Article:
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“Bite-Size Bits of Local, National, and Global History”
Sterling in Worcester County, Massachusetts — The American Northeast (New England)
 

“Mary Had a Little Lamb”

 
 
“Mary Had a Little Lamb” Monument image. Click for full size.
By Roger W. Sinnott, May 30, 2010
1. “Mary Had a Little Lamb” Monument
Bronze by Rosalind Waters is approximately 2 feet tall on a 1½ foot tall Johannesburg granite base.
Ms. Waters reports that the model was a 6 week old Merino ewe (the common wool sheep in New England in the beginning of the 19th century) raised by a teenage girl from Hubbardson, Massachusetts, as a 4-H project. The artist's signature is on the bronze base. —Ed.
Inscription.
Statue front:
Born in Sterling, Mass.
Mary Elizabeth Sawyer
1806-1889
and her little lamb
Long side of the base:
“Mary had a little lamb,
Its fleece was white as snow,
And everywhere that Mary went,
The lamb was sure to go.”
. . . John Roulstone
Below lamb’s hindquarters:
This memorial, commemorating the poem, “Mary had a little lamb”, was presented to the Town of Sterling by the Sterling Historical Society. It was made possible by donations from the “young-in-heart” everywhere.
* * *
Dedicated May, 1991

 
Erected 1991 by Sterling Historical Society.
 
Location. 42° 26.278′ N, 71° 45.601′ W. Marker is in Sterling, Massachusetts, in Worcester County. Marker is on Main Street (Massachusetts Route 62), on the left when traveling east. Touch for map. Marker is on the town common. Marker is in this post office area: Sterling MA 01564, United States of America.
 
Other nearby markers. At least 8 other markers are within 6 miles of this marker, measured
Poem on Marker image. Click for full size.
By Roger W. Sinnott, May 30, 2010
2. Poem on Marker
as the crow flies. Mary Sawyer’s Birthplace (approx. 1.3 miles away); Lancaster (approx. 2.1 miles away); Rowlandson Rock (approx. 3.1 miles away); a different marker also named Rowlandson Rock (approx. 3.7 miles away); Site of Mary Rowlandson’s Capture (approx. 4.4 miles away); Site of the Great Elm (approx. 4.7 miles away); Birthplace of Johnny Appleseed (approx. 5.6 miles away); The Drake Home and the Underground Railroad (approx. 5.8 miles away).
 
Regarding "Mary Had a Little Lamb". One of the most famous of all nursery rhymes seems to have originated with a schoolgirl named Mary Elizabeth Sawyer and her lamb, who lived in Sterling, Massachusetts. As this marker indicates, the first few lines are attributed to Mary’s schoolmate, John Roulstone. They likely inspired Sarah Josepha Hale of Boston to write her much longer poem in 1830. A few years later the poem was set to song, and its lyrics are quoted on Wikipedia (see the link below). William S. and Ceil Baring-Gould, in The Annotated Mother Goose, note that the poem’s popularity soared after it appeared in the 1857 edition of McGuffey’s Second Reader.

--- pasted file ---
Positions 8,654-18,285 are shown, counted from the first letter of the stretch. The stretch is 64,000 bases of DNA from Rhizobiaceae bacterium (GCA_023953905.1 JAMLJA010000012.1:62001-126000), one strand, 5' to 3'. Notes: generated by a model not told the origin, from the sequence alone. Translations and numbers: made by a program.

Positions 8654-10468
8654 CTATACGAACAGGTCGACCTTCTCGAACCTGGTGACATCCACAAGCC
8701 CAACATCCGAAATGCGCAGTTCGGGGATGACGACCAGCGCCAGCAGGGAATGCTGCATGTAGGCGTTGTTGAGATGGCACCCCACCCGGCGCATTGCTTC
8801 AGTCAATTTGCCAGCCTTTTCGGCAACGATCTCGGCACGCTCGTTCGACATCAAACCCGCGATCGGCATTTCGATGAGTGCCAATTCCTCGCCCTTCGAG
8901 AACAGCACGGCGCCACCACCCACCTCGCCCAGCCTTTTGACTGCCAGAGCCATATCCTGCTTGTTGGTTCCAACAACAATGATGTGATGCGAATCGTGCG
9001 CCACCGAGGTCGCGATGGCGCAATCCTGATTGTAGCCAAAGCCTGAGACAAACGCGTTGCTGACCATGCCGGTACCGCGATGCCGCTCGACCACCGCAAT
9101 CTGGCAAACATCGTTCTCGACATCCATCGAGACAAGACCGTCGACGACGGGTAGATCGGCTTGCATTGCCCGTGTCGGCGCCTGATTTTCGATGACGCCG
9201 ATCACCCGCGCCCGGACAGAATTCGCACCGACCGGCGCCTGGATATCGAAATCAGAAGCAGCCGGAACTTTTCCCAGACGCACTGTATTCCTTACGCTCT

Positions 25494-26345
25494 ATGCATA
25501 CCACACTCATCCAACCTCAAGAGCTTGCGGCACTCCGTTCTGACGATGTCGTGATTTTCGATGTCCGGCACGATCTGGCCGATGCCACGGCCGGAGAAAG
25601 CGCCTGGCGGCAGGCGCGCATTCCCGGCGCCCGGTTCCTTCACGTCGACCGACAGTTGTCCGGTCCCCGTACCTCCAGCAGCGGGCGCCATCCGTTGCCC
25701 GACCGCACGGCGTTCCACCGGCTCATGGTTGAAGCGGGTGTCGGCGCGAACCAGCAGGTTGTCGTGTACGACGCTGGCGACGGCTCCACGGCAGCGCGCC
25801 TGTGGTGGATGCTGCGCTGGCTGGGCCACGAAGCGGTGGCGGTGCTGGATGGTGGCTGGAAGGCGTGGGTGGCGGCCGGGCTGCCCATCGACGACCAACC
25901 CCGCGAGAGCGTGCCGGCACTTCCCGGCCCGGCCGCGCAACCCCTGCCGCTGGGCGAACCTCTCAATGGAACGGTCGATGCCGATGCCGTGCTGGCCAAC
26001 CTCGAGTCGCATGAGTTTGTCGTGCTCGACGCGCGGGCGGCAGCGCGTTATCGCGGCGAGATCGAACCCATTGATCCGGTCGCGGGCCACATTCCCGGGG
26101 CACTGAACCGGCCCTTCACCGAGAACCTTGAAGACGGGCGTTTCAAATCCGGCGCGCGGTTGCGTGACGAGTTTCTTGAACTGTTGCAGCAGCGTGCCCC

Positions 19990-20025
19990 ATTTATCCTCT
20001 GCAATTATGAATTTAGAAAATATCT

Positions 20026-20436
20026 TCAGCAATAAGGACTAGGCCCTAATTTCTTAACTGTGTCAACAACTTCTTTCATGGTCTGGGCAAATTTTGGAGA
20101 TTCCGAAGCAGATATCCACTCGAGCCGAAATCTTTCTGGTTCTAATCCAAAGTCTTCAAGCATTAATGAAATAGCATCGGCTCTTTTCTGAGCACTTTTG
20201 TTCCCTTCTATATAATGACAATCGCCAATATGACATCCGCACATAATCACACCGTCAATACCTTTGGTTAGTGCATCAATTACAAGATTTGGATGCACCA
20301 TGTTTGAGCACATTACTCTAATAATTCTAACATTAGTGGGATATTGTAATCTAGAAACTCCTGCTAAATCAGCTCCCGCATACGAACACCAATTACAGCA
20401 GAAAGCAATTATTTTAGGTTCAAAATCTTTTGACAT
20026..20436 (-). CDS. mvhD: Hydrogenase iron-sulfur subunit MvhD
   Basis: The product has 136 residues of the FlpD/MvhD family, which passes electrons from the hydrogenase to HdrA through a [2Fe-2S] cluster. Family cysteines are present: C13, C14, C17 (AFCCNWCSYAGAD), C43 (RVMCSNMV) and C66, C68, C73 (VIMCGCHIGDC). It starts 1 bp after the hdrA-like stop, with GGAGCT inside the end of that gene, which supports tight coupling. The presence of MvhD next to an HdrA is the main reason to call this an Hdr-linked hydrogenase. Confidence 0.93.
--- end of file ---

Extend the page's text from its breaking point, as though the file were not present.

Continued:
Thomas A. Edison, to test his prototype phonograph in 1877, shouted the first few lines of “Mary Had a Little Lamb” into a diaphragm connected to a rotating cylinder wrapped with
Below Lamb’s Back End image. Click for full size.
By Roger W. Sinnott, May 30, 2010
3. Below Lamb’s Back End
tinfoil. When played back, the recording astonished all who heard it — Edison included.

Another American inventor, Henry Ford, bought the small Redstone School in Sterling that Mary Sawyer had attended with her lamb. (The poem’s second stanza begins, “It followed her to school one day.”) Ford moved this schoolhouse to nearby Sudbury, Massachusetts, and placed it on the grounds of the Wayside Inn, which he also owned early in the 20th century.

 
Also see . . .
1. Wikipedia article. Discusses the likelihood that Mary Elizabeth Sawyer’s friend John Roulstone wrote the first four lines of “Mary Had a Little Lamb” and poet Sarah Josepha Hale fleshed it out with additional stanzas. (Submitted on May 31, 2010, by Roger W. Sinnott of Chelmsford, Massachusetts.) 

2. Edison’s voice. The 1877 recording of “Mary Had a Little Lamb” was lost, but late in life Thomas A. Edison gave this repeat performance. (Submitted on May 31, 2010, by Roger W. Sinnott of Chelmsford, Massachusetts.) 
 
Categories. AnimalsArts, Letters, MusicNotable Persons
 
Mary Sawyer House image. Click for full size.
circa 1920
4. Mary Sawyer House
This is the Original House in which Mary and the Little Lamb lived Sterling, Mass. The original house, no longer extant, is about 1.3 miles from the marker.
Looking South Down Main Street image. Click for full size.
By Roger W. Sinnott, May 30, 2010
5. Looking South Down Main Street
Looking West Toward Meetinghouse Hill Road image. Click for full size.
By Roger W. Sinnott, May 30, 2010
6. Looking West Toward Meetinghouse Hill Road
 
 
Credits. This page was last revised on June 16, 2016. This page originally submitted on May 31, 2010, by Roger W. Sinnott of Chelmsford, Massachusetts. This page has been viewed 2,689 times since then and 284 times this year. Last updated on October 17, 2011, by Michael Tiernan of Danvers, Massachusetts. Photos:   1, 2, 3. submitted on May 31, 2010, by Roger W. Sinnott of Chelmsford, Massachusetts.   4. submitted on October 1, 2015.   5, 6. submitted on May 31, 2010, by Roger W. Sinnott of Chelmsford, Massachusetts. • Bill Pfingsten was the editor who published this page.
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